Which leads to the perplexing question: Who is standing on the bow, watching the dolphins?

“But if we are only ever partly aware of what is happening in our own minds, surely we can’t be in absolute command of our thoughts, let alone causing them?”

Which brings us to one of the more recent fields of research in neuroscience and experimental psychology, mind wandering. It seems a surprisingly simple subject for study by something as imposing as neuroscience.

“Much of the time we like to describe some foundational ‘self’ as the initiator or cause of our actions, but this is a pervasive myth. In fact, we only resemble something like this for about a third of our conscious lifetime.”

If we’re not entirely in control of our thoughts and actions, or even entirely aware of them, how do we hold people responsible for their crimes, how do we make moral judgments, how do we explain our reasons for sailing alone around the world?

We’re Not Automatons

If we’re not fully rational beings capable of self-determination, neither are we the witless puppets of our unconscious. “Instead, our conscious inner life seems to be about the management of spontaneously emerging mental behaviour. Most of what populates our awareness unfolds automatically, just like a heartbeat or autoimmune response, but it can still be guided to a greater or lesser degree.”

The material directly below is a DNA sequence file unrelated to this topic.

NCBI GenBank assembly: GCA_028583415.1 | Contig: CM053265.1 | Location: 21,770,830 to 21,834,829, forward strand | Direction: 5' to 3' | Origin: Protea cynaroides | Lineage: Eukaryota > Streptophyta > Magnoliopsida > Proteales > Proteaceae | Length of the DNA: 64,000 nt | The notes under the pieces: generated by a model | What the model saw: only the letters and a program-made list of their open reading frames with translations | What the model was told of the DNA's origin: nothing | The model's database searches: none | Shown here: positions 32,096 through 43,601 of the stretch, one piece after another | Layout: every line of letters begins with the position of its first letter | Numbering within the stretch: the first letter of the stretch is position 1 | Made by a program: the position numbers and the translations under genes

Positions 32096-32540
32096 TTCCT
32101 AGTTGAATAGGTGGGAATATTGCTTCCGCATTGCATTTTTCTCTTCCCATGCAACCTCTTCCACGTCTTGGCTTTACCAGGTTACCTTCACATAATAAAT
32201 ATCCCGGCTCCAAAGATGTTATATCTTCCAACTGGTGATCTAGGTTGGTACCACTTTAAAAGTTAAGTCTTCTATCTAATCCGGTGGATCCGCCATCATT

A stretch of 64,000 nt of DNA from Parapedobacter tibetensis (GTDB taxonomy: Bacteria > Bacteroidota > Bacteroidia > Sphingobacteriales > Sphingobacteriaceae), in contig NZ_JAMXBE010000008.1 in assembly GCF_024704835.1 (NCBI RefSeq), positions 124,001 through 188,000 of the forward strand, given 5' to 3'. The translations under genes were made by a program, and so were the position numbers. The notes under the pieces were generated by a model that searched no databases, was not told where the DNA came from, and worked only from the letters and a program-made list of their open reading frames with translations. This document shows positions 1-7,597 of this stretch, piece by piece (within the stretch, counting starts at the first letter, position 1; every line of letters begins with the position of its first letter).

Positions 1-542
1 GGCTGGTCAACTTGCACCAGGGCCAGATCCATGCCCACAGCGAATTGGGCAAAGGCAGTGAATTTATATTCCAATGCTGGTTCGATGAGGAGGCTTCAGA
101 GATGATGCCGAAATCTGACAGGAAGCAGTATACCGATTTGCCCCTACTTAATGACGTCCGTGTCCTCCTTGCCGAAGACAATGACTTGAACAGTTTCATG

Our minds wander more often than we’d like to admit, several hundred times a day, up to 50% of our waking lives. For some, that includes much of their time driving a car along a familiar route. They arrive, or become aware that they’re lost, without realizing how they got there.

There are networks in the brain responsible for managing distinct functions. The default-mode network manages our time when at rest, when our attention focuses internally, during daydreams or spontaneous memories, when we think about ourselves or the future. Overlapping areas of the brain activate during mind wandering and the functioning of the default-mode network. Metzinger suspects they both serve the fundamental purpose of keeping our sense of self intact and consistent over time. They are the storytellers of ourselves.